Several aspects of muscle development appear to be conserved between Drosophila and vertebrate organisms. Among these is the conservation of genes that are critical to the myogenic process, including transcription factors such as “nautilus.” Drosophila is a useful organism for the identification of molecules that are essential for myogenesis in both Drosophila and in other species. Nautilus appears to be involved in the specification and/or differentiation of a specific subset of muscle founder cells. As with several of its vertebrate and invertebrate counterparts, it is capable of inducing a myogenic program of differentiation reminiscent of that of somatic muscle precursors, when expressed in other cell types. Studies have revealed a critical role for Pax-3 in specifying a particular subset of myogenic cells, the progenitors of the limb muscles. These myogenic cells migrate from the somite into the periphery of the organism, where they differentiate. These myoblasts do not express MyoD or myf5 until they have arrived at their destination and begin the morphologic process of myogenesis. They then begin to express these genes, possibly to put the myogenic plan into action. Thus, as with nautilus, MyoD and myf5 may be necessary for the manifestation of a muscle-specific commitment that has already occurred.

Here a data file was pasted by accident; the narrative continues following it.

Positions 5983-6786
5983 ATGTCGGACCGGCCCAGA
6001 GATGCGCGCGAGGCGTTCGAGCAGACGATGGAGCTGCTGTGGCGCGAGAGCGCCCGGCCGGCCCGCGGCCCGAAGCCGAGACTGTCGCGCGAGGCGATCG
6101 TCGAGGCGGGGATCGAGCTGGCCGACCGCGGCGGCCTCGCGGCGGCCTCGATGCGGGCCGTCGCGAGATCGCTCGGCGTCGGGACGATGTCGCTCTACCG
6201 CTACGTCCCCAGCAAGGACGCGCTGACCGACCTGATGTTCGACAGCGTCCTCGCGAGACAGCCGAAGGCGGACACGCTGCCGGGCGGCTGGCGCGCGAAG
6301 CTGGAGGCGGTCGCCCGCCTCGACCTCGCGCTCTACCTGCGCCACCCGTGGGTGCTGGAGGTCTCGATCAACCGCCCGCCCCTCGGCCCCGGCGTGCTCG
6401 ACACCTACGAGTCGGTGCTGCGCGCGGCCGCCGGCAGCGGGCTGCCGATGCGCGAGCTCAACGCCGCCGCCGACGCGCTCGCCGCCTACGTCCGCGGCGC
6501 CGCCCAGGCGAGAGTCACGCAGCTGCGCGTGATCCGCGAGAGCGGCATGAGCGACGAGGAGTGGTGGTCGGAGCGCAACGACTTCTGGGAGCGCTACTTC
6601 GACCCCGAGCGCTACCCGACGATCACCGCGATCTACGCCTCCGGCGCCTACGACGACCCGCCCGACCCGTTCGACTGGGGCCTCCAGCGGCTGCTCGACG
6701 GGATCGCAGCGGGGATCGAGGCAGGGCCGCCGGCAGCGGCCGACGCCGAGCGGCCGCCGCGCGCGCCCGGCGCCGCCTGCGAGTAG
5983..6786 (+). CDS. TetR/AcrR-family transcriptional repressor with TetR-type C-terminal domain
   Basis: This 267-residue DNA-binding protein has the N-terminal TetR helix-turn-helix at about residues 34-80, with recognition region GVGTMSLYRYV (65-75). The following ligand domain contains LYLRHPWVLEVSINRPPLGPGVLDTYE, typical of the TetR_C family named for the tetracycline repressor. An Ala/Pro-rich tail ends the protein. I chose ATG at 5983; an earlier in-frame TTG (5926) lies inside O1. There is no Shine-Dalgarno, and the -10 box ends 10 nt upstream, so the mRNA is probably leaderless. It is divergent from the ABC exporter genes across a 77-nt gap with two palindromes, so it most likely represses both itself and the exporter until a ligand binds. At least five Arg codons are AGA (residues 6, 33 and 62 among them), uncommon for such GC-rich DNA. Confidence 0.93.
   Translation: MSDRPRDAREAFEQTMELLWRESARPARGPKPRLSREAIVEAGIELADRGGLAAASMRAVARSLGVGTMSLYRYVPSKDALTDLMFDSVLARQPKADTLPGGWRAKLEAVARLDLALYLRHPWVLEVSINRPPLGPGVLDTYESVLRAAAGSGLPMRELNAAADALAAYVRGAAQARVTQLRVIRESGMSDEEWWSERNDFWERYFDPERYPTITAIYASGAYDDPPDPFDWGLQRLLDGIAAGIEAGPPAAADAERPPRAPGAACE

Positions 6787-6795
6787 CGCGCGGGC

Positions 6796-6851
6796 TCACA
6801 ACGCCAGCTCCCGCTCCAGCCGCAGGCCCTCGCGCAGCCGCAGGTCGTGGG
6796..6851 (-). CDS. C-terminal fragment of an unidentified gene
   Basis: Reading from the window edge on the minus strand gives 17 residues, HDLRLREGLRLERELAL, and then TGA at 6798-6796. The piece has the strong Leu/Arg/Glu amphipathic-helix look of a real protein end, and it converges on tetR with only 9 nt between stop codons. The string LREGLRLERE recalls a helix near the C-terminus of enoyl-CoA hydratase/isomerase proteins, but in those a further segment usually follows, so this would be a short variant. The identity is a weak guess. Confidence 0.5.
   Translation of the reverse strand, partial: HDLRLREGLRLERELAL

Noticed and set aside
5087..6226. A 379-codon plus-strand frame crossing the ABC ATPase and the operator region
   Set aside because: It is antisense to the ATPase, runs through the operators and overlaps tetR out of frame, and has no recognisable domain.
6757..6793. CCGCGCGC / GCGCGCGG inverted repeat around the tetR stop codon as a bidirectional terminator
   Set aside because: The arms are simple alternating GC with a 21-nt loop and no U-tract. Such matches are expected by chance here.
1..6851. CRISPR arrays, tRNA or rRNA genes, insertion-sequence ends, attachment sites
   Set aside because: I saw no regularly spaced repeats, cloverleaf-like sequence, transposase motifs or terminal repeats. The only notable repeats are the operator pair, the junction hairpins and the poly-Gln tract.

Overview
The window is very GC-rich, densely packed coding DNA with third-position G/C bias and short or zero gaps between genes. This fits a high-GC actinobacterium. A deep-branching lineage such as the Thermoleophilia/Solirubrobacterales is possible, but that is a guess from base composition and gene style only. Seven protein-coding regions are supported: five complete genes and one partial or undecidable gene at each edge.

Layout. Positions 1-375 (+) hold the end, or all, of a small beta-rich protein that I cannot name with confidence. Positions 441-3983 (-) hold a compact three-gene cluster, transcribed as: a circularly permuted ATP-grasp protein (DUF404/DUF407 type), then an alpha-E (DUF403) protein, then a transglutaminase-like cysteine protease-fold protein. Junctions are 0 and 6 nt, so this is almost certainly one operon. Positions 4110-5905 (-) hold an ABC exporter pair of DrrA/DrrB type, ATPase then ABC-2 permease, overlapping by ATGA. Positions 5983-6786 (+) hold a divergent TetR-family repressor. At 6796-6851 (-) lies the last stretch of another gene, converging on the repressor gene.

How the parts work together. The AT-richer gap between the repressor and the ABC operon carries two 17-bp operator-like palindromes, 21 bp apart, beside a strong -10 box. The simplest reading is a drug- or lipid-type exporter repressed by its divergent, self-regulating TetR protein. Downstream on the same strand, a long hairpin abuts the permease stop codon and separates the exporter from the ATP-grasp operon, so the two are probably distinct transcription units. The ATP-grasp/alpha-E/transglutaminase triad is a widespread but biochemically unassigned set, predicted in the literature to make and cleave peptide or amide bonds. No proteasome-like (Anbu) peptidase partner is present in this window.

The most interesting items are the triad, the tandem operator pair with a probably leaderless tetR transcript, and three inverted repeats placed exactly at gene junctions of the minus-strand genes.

All Science Journal Classification (ASJC) codes
- Developmental Biology
- Cell Biology